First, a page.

How to Profit from America’s Preference for Alcohol
Some investment strategies have a short buying opportunity, while others are seasonal, cultural, or even considered recession-proof. On the other hand, some investors avoid certain buying opportunities because they disagree with them ethically.
Love it or hate it, from an investing standpoint, alcohol represents a strong buying opportunity for growth- and income-starved investors. But because of American’s changing tastes, some alcoholic beverage companies have better long-term growth potential than others—and this could present investors with a great buying opportunity.
Beer, the thirst-quenching powerhouse of the 1990s, is losing its grip on America’s youngest drinkers to wine. In 1992, almost half (47%) of all Americans said they prefer to drink beer, while only 27% said wine and 21% drank liquor. (Source: Jones, J.M., “U.S. Drinkers Divide Between Beer and Wine as Favorite,” Gallup.com, August 1, 2013.)
A lot can happen in two decades. Beer’s lead over wine has slipped dramatically, and the two are running neck and neck for supremacy; beer is now the alcoholic beverage of choice for just 36% of American drinkers, while wine has soared to 35% (liquor is up slightly at 23%).
What’s behind the radical change in taste? In the 1990s, 71% of adults under 30 years of age said they drank beer most often; today, just 41% say they do. Interestingly, both whites and nonwhites have also turned their backs on beer, which is down nine points to 38% and 19 points to 34%, respectively. The two fastest-growing segments have instead developed a taste for wine and liquor.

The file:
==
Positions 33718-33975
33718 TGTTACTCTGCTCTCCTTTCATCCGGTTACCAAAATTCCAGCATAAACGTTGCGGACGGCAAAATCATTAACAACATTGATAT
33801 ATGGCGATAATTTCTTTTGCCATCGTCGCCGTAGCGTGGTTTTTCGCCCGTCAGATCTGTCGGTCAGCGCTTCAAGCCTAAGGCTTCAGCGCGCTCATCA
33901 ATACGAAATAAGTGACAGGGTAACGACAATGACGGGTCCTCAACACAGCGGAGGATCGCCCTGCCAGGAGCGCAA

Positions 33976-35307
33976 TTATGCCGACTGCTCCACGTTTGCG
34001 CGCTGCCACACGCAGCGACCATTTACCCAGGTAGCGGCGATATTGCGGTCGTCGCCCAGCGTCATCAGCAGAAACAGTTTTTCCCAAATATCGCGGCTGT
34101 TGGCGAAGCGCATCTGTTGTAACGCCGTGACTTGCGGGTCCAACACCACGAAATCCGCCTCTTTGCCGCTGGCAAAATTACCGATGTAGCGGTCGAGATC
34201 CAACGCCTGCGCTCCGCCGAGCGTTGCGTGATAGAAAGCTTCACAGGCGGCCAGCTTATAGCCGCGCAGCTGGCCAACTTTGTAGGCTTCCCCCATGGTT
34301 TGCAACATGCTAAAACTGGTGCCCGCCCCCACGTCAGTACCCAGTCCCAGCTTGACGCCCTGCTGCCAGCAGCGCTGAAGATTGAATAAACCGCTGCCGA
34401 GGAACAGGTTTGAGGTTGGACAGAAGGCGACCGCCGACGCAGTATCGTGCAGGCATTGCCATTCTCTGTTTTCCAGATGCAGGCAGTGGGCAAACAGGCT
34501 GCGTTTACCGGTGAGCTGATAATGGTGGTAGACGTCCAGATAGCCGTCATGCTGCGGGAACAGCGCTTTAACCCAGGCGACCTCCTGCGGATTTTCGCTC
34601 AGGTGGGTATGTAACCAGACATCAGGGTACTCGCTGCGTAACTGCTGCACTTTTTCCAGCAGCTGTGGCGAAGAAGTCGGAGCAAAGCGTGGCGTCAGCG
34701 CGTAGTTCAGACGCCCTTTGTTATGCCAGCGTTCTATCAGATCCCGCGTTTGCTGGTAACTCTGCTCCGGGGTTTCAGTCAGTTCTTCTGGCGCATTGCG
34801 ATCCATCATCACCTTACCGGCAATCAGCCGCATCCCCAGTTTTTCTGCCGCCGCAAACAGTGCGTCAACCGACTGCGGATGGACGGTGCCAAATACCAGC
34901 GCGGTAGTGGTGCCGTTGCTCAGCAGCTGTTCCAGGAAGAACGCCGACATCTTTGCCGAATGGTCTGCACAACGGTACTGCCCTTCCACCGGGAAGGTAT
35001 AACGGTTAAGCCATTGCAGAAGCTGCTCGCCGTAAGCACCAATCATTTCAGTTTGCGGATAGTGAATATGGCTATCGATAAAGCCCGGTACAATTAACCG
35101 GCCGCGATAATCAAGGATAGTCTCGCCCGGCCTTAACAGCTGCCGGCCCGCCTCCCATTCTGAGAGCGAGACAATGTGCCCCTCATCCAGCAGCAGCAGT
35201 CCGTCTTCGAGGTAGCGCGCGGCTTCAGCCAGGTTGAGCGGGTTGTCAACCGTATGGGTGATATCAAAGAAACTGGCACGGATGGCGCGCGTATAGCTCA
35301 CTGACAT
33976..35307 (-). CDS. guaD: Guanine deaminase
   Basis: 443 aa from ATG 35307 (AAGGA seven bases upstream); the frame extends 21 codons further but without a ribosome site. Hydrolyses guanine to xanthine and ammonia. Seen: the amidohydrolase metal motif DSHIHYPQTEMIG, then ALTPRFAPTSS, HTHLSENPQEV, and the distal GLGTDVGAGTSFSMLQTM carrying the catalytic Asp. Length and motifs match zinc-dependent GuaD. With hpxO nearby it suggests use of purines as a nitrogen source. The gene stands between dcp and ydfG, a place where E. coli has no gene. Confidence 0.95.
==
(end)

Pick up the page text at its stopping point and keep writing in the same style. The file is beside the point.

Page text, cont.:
That doesn’t mean Americans have completely turned their backs on beer—just certain kinds. Beer took a hit after the Great Recession, but appears to be making a comeback, though much of the rebound has come thanks to the rising interest in small-batch craft beers. This comeback has been paving the way for a number of buying opportunities for investors.
And there is a lot of interest in U.S. craft beer. In 1980, there were eight craft brewers in the U.S. In 2012, the number of breweries in the U.S. topped 2,300 for the first time since the late 1800s. As of June 1, 2013, there are more than 1,500 breweries in various stages of development; that’s a far cry from the dire prediction of the late 1970s, when industry experts predicted there would only be five brewing companies in the United States. (Source: “History of Craft Brewing,” brewersassociation.org, last accessed August 6, 2013.)
There are a lot of interesting buying opportunities in the alcoholic beverages industry for investors to consider. One buying opportunity is Craft Brew Alliance, Inc. (NASDAQ/BREW). Craft Brew Alliance sells under the brands Redhook Ale Brewery (Seattle, Washington), Widmer Brothers Brewing (Portland, Oregon), and Kona Brewing (Kona, Hawaii). The company’s share price has gained 43% since the beginning of the year, and is approaching a resistance level near $10.00.
Investors might find another buying opportunity with VICE Investor (VICEX). The fund has assets of more than $150 million invested in 98 different large- and mid-sized companies. The fund is up more than 15% year-to-date and 30% year-over-year.
If you’re looking outside of the U.S. for a great diversified buying opportunity, you might want to consider Corby Distilleries Ltd. (TSX/CDL-A). Corby Distilleries owns Wiser’s Canadian Whisky, Lamb’s Rum, and Polar Ice vodka, and also earns commission by representing alcohol brands such as Chivas Regal, Glenlivet, Jameson Irish whiskey, and Kahlua. As a point of interest, Corby also has over $97.0 million in cash and no long-term debt.
While no investment is truly recession-proof, those looking for a well-balanced strategy could consider adding any one of these three buying opportunities to their retirement portfolio.
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